The suit challenges the current plan for the Crown Heights development as well as the city’s land use decisions, arguing that the city’s impact studies don’t take tenant displacement into account

Photo credit: Legal Aid Society

Just a week after the New York City Council Subcommittee on Planning, Dispositions and Concessions voted on a significantly modified revision of the Bedford-Union Armory Development plan, the contested project is now facing a lawsuit. Joined by Crown Heights residents and housing activists, the Legal Aid Society announced today its litigation plans to block the Bedford-Union Armory redevelopment plan.

“The city’s plan for the Bedford-Union Armory is flawed and it will only exacerbate skyrocketing rents and displacement,” stated the organization during a rally at City Hall.

The suit challenges the current plan for the Crown Heights development as well as the city’s method of evaluating tenant displacement in land use decisions, arguing that the city’s impact studies don’t take tenant displacement into account.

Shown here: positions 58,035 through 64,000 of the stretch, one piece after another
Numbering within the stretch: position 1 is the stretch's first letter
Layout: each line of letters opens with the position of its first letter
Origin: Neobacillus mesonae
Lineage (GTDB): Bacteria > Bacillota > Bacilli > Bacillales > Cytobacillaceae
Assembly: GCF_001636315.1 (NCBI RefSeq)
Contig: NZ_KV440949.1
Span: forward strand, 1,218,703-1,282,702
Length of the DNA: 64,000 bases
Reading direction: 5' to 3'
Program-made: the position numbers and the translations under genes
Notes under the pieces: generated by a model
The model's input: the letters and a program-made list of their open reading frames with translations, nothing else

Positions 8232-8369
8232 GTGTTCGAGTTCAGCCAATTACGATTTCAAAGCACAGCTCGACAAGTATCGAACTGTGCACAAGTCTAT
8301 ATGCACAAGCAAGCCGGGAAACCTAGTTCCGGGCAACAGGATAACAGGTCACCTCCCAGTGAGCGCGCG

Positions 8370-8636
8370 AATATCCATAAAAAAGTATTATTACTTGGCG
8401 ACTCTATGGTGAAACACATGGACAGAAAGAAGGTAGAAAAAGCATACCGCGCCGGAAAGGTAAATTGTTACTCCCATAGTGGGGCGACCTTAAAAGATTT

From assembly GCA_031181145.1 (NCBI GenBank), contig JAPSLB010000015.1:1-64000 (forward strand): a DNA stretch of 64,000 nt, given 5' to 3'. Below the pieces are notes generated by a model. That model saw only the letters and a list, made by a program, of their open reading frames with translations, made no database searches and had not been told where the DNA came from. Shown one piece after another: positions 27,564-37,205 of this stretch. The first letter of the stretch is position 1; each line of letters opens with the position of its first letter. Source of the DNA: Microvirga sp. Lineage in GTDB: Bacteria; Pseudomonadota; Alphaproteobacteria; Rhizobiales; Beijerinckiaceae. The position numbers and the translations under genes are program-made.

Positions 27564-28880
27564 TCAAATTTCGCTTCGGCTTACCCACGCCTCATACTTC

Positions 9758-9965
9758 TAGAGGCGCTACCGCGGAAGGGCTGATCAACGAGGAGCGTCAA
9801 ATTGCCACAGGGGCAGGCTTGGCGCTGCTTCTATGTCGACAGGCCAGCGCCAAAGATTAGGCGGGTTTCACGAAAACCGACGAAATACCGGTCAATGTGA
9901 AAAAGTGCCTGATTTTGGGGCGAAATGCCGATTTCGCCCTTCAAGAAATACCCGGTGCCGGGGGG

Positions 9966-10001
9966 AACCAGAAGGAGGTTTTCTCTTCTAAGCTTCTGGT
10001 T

photo credit: BFC Partners

For more than a year, the Bedford-Union Armory project has received strong opposition from activists, the community and elected officials, criticizing the initial proposal which prioritized luxury condominiums over low-income housing.

The newly amended plan, which was just announced last week, scraped all luxury condo units. The more than 400 homes in the development will now be rental units and remain entirely in public ownership. The project, spearheaded by developer BFC Partners, will include 250 affordable apartments with rents between $521 and $1,166. Additionally, 10% of the affordable housing will now be set aside for formerly homeless individuals and families.

Yet, activists continued to maintain that the plan was still not good enough; they argued that rents remained too high for many locals and that all housing on city-owned land should be affordable. Judith Goldiner, attorney-in-charge of the Civil Law Reform Unit at the Legal Aid Society, called the project “flawed” and warned that the project will set a “dangerous land use precedent.”

The full City Council is expected to vote on and approve the plan on Thursday, November 30.

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